The buoyancy in revenue from the goods and services tax (GST) continued unabated in July. For the collections during June 2022, the total GST revenue was estimated at Rs 1.45 lakh crore, which was the second highest monthly mobilisation since its launch five years ago. Year-on-year, the collections rose by a healthy 56 per cent over June 2021, an increase which was propped up by the low base effect. In June 2021, GST collections were only about Rs 92,800 crore, thanks to the impact of the second wave of Covid. The other reason for the sharp increase in GST collections was inflation that boosted prices of products and services, which was an added factor contributing to higher revenue. Remember that the GST rates are ad valorem and collections go up automatically as and when prices of products and services also rise. With June 2022 collections at Rs 1.45 lakh crore, the first quarter of 2022-23 ended with an average monthly GST revenue of over Rs 1.5 lakh crore, signifying a growth rate of 37 per cent and bolstering expectations of an annual growth rate of 17 per cent. If that target is met, the contentious issues of GST compensation to the states, which ended on June 30, could be resolved with relative ease. The states will be under less stress and the Centre too could consider becoming a little more accommodative in addressing the states’ demands.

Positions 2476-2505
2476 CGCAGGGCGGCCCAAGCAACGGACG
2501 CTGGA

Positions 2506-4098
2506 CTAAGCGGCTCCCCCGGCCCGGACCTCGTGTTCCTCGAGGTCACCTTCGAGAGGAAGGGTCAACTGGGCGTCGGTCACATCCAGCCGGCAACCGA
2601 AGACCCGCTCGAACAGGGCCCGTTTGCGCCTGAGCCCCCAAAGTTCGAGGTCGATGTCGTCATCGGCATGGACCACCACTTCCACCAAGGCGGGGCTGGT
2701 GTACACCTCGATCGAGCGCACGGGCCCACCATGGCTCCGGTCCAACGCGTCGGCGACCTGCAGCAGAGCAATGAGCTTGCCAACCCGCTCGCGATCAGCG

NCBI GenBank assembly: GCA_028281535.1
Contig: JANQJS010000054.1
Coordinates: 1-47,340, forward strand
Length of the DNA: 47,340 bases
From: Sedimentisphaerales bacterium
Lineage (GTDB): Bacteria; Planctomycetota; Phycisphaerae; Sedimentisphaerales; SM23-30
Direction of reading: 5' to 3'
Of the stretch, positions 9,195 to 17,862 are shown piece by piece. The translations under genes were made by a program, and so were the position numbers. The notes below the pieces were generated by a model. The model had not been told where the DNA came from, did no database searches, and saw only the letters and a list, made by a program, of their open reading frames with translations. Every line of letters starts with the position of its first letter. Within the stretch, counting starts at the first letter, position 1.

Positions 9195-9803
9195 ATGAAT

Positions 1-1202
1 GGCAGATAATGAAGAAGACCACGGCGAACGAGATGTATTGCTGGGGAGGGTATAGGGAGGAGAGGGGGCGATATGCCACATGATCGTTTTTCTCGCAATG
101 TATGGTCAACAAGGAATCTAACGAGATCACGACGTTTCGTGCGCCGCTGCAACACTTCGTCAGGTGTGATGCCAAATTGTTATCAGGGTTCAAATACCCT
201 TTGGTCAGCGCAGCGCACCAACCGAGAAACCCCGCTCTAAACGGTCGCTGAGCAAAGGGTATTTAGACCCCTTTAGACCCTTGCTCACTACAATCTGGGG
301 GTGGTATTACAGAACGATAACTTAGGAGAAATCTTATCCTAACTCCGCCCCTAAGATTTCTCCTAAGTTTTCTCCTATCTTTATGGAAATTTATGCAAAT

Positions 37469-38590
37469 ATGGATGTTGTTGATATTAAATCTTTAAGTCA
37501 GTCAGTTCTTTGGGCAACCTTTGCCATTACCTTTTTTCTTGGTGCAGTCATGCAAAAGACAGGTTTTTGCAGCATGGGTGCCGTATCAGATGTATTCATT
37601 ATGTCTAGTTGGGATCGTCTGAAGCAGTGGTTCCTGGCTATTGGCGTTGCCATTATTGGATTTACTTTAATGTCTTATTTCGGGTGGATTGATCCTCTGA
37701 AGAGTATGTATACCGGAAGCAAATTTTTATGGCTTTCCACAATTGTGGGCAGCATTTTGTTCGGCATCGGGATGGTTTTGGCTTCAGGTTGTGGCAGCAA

Exports in June show signs of slowdown, major sectors hit